Article IV, Section 4 reads: "The United States shall guarantee to every State in this Union a Republican Form of Government, and shall protect each of them against invasion; and on Application of the Legislature, or of the Executive (when the Legislature cannot be convened) against
The question that arises, then, is whether or not illegal immigration is an invasion, and does the
influx of illegal aliens lead to domestic violence in the States?
The American Heritage College Dictionary defines "invade" as:
1. To enter by force in order to conquer
2. To encroach or intrude on; violate.
3. To overrun as if by invading; infest.
4. To enter and permeate, especially harmfully.
In the same dictionary the third definition of "invasion" reads: "An intrusion or encroachment."
By entering illegally, which means the potential immigrants broke American immigration laws, illegal aliens are entering by force, and are violating the laws to do so. Illegal entry into the United States, especially by specific groups, falls clearly within the realm of invasion.
If Article IV, Section 4 tasks the federal government with protecting the States against invasion then it is the duty of the federal government to protect and secure the borders, and to not invite members of enemy factions into the country through any special programs. It is also the federal government's job to ensure only people who have properly navigated the immigration process enter this country.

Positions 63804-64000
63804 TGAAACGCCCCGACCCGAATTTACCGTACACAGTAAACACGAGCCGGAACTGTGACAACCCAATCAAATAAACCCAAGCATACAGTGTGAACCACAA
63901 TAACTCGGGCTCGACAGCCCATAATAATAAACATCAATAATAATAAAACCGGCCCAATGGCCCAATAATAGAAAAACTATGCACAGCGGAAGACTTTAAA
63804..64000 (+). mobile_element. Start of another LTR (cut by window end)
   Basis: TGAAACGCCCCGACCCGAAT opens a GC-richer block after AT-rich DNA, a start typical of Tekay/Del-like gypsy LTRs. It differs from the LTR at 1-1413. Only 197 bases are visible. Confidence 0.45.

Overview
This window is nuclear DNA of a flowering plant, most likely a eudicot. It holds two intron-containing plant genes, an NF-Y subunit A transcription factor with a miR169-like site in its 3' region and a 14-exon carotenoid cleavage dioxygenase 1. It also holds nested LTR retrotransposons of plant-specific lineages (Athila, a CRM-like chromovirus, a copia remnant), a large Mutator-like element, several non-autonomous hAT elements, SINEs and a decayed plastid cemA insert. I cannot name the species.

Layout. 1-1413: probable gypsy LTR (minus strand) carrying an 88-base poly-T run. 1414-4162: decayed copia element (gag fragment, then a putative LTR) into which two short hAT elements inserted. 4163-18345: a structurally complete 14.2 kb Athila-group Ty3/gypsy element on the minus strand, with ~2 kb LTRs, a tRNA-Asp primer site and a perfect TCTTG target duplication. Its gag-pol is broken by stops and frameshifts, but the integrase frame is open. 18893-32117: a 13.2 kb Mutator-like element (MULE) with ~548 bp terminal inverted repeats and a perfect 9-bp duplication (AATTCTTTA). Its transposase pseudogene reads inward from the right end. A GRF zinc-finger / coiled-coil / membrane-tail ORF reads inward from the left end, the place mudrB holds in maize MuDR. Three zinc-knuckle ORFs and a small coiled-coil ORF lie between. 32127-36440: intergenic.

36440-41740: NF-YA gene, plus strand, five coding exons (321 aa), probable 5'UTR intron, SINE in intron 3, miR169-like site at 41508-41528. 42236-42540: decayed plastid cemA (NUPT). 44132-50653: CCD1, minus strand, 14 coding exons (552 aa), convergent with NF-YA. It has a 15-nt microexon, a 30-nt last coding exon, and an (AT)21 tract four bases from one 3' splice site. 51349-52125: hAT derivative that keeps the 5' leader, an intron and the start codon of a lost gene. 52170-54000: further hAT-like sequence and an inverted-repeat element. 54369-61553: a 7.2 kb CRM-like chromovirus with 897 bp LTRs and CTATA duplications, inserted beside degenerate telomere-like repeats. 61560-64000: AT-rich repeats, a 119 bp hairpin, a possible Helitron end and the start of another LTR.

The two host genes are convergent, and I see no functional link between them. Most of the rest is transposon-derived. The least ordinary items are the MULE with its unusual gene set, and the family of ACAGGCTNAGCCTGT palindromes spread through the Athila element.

The reasons behind the authorities given to Congress and the federal government that they must "prohibit" such persons, and secure the border are because it is the federal government's job to protect Americans from an invading force, or persons who may seek to cause harm to our country. Yet, as shown by the Members of the Congressional Central America Caucus who have been meeting so that they may grant Temporary Protected Status to individuals from Honduras, El Salvador, and Guatemala in the United States, these Congressional members are not seeking to protect the American public by prohibiting persons from coming into this country who may pose a danger, but instead are encouraging those people to come to the country, and are doing it without the consent of the States (which ranks among the reasons the 17th Amendment has been so dangerous), and without consideration of the danger these persons may pose to our society.
In fact, the actions by the Congressional Central America Caucus could be considered treasonous, since, if illegal aliens are indeed an invading force, and gangsters and terrorists may be mixed into the population of those being welcomed, these Congress-critters are giving the enemy "aid and comfort" (Article III, Section 3).
Not all aliens from Central America seeking refugee status are Central Americans. Among those seeking to cross into the United States are sleeper terrorists, drug cartel associates, and other persons who seek to destroy the United States.